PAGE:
A sole proprietorship legally terminates immediately upon the death of the owner. Even if a spouse, relative, or friend of the deceased owner assumes ownership and keeps the business operating under the same name, legally a new business enterprise has been formed. It is recommended that owners at least make a will, and preferably a revocable trust, to name the beneficiary of the owner's interest in the business.
A sole proprietorship also terminates if the ownership interest is sold to another person or group of persons, if the business is abandoned by the owner, or if the owner becomes personally bankrupt.
These potential risks of sudden termination place sole proprietorships at a serious disadvantage in attracting top-flight employees who may not to wish to tie their future to a business that may suddenly become inoperative.
When filing an income tax return, no legal distinction exists between a person as a sole proprietor and an individual person. The sole proprietor's personal income tax return (Form 1040) must include calculation of the proprietorship's income tax as well as any income or loss that the owner incurs from any additional entity, such as an employee, investor, or the like.
If, for example, a taxpayer realizes net earnings of $65,000 from a sole proprietorship and $28,000 from investments, the IRS considers the total net income to be $93,000. But, on the other hand, if a sole proprietor suffers a net loss of $42,000 from the business and a $71,000 net income from investments, the IRS would consider the total income to be $29,000.
Sole proprietors use Schedule C of IRS Form 1040 to file their income tax return for the proprietorship section of their income. The details of Schedule C can get very involved; many sole proprietors require professional advice for this phase of their income tax report.
Where applicable, sole proprietors file Form 4562 to report depreciation and amortization, and Form 8829 to report business use of the owner's residence.
TYPES OF BUSINESS
Proprietorships engage in a wide variety of businesses. Using the major categories of the new North American Industry Classification System (NAICS), the types of business activity that small businesses (including sole proprietorships) are likely to be involved an as follows:
Accommodation, food services, and drinking places
Administrative and support and waste management remediation services
Agriculture, forestry, hunting, and fishing
Arts, entertainment, and recreation
Health care and social assistance
Professional, scientific, and technical services
Real estate and rental and leasing
Religious, grant making, civic, professional, and similar organizations
Transportation and warehousing
REQUISITES FOR SUCCESS
Success does not come easily for small business enterprises. To achieve success, authorities have recommended a number of characteristics and activities.
Successful sole proprietors should be strong physically and emotionally. It is very important that they be in good health. Attitudes of business owners are critical; they should possess a positive outlook and enthusiasm. They should be receptive to advice. They need to work very hard, particularly during the first several years.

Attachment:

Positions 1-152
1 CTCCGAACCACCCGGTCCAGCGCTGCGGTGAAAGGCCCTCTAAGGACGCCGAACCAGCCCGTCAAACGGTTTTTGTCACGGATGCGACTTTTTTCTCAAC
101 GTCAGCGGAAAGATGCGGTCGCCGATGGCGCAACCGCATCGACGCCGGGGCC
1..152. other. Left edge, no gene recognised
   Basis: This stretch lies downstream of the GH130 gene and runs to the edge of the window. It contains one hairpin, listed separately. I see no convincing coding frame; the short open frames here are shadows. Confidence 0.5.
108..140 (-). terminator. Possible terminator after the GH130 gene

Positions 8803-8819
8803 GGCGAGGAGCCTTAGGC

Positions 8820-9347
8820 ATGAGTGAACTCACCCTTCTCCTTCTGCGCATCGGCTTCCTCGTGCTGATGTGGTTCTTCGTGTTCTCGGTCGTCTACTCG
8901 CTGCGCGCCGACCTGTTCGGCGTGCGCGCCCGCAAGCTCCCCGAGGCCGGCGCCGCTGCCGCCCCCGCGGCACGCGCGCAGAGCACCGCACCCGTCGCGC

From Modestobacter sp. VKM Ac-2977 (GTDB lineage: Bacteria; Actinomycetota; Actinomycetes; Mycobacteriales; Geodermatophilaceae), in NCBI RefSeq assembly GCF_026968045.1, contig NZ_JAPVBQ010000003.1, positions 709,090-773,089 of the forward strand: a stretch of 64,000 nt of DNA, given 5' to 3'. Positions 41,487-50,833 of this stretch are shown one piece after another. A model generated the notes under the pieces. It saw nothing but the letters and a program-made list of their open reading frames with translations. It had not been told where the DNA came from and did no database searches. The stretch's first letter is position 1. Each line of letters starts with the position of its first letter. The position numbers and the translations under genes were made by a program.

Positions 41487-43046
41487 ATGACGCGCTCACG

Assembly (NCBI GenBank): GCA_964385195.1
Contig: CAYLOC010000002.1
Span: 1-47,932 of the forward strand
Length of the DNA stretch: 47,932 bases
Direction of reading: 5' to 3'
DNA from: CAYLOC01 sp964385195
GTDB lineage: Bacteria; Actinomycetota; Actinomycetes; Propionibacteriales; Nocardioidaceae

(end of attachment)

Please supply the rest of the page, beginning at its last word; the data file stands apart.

Sole proprietors should possess considerable business experience, especially in the product or service lines offered by their business. Having an appropriate and sufficient education is very valuable. Other capabilities could be added, such as getting along with different kinds of people, having the ability to plan and organize, knowing how to arrive at and carry out decisions, and being a self-starter.
It is often recommended that sole proprietors select a type of business in which they have both skills and interest. The geographic location should be investigated thoroughly regarding its growth potential. And it may be important for a sole proprietor to consider having a partner.
In setting up a business, a new sole proprietor should do the following:
- Learn as much as possible about the product or service being offered for sale
- Make sure there is enough capital available to meet necessary equipment and building needs as well as to pay for the first year's operating expenses
- Determine the amount to be invested and find the sources of any necessary loans
- Secure the assistance of an accountant, attorney, insurance agent, and banker
- Become familiar with licenses required, zoning laws, and other regulations
- Determine the most desirable types of employees; take steps to locate them and interest them in applying; and learn how to handle all withholdings
- Learn the fundamentals of advertising and, if appropriate, store layout
- Make sure that the appropriate forms of accounting and record keeping are established, and see that balance sheets and income statements are prepared
- Learn all aspects of marketing, including the principles of determining market share
In addition, the new sole proprietor should write a thorough business plan. The Small Business Administration provides the following outline for the elements of a business plan:
- I. Cover sheet
- II. Statement of purpose
- III. Table of contents
- A. The Business
- 1. Description of business
- 2. Marketing
- 3. Competition
- 4. Operating procedures
- 5. Personnel
- 6. Business insurance
- 7. Financial data
- B. Financial data
- 1. Loan applications
- 2. Capital equipment and supply list
- 3. Balance sheet
- 4. Break-even analysis
- 5. Pro-forma income projections (profit and loss statements)